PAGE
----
Terpenes and Flavonoids: Understanding the Difference

On the surface level, it would seem that the most crucial factor about cannabis, is the fact that it provides a variety of beneficial cannabinoids. However, when you take a closer look at the chemical composition of these amazing plants, there’s a lot more going on.

Terpenes and flavonoids are a few important components that may actually support the actions of cannabinoids like Delta 8 THC.

What are flavonoids and terpenes? Do they provide benefits? Let’s find out

First of all, What Are Terpenes?

Terpenes are found to be naturally occurring in cannabis but also in many other plants. These compounds are responsible for contributing to the making of cannabis so aromatic and tasteful, but they may also have an impact on the colors and appearance of various strains. Even further, the concentrations and combinations of numerous cannabinoids and terpenes may potentially influence the overall effects when smoking a specific strain.

You’ve probably come across terpenes in your everyday life much more than you realize. There are a multitude of these chemicals in plants, a bit in animals, and even within some insects that give off fragrances.

From the fragrance of a rose and a zesty lemon to how the forest comes aromatically alive after the rain or the sensation you enjoy from the aroma of your favorite beer, terpenes make all of this obtainable.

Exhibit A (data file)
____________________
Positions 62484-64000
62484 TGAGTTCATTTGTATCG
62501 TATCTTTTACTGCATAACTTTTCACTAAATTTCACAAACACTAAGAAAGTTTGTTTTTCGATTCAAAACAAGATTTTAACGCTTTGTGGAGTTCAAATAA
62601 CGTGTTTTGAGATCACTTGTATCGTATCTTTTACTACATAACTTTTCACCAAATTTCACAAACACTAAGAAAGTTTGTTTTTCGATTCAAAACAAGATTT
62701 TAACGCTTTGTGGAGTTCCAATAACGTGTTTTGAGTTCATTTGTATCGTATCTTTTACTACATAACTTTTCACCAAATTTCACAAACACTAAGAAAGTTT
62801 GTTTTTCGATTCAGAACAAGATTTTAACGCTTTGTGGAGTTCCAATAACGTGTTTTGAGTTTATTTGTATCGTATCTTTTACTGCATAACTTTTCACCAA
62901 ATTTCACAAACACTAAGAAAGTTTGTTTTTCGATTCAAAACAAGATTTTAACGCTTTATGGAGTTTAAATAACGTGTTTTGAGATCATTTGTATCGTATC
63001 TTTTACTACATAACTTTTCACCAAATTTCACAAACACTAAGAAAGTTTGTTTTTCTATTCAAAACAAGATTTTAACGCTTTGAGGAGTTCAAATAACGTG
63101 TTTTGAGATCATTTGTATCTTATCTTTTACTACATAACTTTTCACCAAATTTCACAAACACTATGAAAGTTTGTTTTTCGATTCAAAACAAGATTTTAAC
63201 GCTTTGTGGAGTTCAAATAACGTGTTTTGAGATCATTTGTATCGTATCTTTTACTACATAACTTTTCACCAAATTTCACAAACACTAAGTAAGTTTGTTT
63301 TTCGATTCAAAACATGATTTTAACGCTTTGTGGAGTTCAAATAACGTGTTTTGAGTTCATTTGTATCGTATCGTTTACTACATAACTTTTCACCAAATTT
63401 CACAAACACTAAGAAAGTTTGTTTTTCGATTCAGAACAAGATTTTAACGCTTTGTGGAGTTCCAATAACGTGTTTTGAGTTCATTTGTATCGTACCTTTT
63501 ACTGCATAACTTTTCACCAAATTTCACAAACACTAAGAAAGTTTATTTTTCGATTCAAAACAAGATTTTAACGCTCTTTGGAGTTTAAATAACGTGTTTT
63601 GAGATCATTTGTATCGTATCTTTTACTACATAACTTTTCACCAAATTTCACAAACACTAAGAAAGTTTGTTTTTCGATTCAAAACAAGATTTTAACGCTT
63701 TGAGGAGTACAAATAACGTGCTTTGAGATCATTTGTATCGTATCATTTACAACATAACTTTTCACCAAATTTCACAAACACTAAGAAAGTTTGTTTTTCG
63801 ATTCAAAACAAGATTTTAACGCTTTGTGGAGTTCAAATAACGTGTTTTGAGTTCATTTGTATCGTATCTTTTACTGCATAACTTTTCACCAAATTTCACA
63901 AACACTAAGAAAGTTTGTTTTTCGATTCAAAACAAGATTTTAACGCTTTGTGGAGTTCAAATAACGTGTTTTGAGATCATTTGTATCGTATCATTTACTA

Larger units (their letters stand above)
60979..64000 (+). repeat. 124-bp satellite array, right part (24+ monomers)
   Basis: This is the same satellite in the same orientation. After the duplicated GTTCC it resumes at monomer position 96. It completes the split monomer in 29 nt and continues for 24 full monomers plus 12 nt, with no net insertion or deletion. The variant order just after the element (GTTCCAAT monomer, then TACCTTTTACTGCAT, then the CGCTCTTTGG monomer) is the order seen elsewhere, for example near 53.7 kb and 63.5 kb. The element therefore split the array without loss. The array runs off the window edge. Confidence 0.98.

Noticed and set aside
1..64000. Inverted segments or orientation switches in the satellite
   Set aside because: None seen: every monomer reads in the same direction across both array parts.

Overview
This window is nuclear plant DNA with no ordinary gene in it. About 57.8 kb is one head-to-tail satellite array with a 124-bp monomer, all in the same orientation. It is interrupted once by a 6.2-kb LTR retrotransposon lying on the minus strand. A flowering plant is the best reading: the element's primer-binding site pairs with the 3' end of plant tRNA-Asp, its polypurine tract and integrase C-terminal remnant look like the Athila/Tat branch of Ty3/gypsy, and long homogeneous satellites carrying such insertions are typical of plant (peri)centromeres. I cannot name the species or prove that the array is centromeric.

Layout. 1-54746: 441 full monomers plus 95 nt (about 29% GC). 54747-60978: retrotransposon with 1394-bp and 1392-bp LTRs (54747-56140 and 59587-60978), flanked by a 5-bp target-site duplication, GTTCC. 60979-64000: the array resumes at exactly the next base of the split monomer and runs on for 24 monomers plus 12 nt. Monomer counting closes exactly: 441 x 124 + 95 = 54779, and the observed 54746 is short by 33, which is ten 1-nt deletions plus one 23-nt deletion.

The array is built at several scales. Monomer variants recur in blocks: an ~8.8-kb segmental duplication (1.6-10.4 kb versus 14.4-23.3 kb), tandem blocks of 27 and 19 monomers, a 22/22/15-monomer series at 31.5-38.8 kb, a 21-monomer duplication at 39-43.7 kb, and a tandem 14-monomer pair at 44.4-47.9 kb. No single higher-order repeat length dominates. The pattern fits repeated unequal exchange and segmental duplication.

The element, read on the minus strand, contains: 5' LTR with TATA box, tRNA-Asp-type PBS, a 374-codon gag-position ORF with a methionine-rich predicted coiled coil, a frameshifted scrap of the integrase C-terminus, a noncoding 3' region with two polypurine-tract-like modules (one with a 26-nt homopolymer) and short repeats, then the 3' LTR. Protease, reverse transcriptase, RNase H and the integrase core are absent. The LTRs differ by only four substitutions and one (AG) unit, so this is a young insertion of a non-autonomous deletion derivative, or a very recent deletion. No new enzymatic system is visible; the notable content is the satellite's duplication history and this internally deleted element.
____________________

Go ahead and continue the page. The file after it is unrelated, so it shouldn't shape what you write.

What are the Benefits of Terpenes?

Terpenes have been used for hundreds of years for numerous purposes. Some that are readily extractable from specific plants are used to add fragrance to everything from cleaning products to body spray. Many are used for therapeutic purposes as various aromas have been shown to be beneficial for a variety of reasons.

In terms of hemp and cannabis, the allowances of terpenes are clear. These fragrant chemicals provide individual strains with some of their most desirable attributes. For example, Jack Herer is known for its rich piney scent and usability to alleviate stress. Similarly, a strain like Special Sauce has an enjoyable peppery fragrance and is adamantly desired by people experiencing pain.

Terpenes don’t usually pitch such unique effects as cannabinoids like Delta 8; however, they seem to work collaboratively with cannabinoids to highlight certain effects. For example, a strain high in myrcene, which provides its own relaxing effects, may boost the sleep-inducing actions of Cannabidiol. Therefore, a strain that is high in myrcene and CBD like Sour Space Candy would be a great option for those looking for better sleep.

What are the Effects of Terpenes?

Hemp is known to host hundreds of unique terpenes, even though many have never been completely isolated in a way that they can be closely examined.

Here are a few of the most common terpenes located in cannabis below, along with some of their possible benefits:

  • Myrcene – The most concentrated terpene in cannabis, smells earthy and musky with a hint of fruit. Myrcene has sedating effects, so it works well for people looking for better sleep or natural stress relief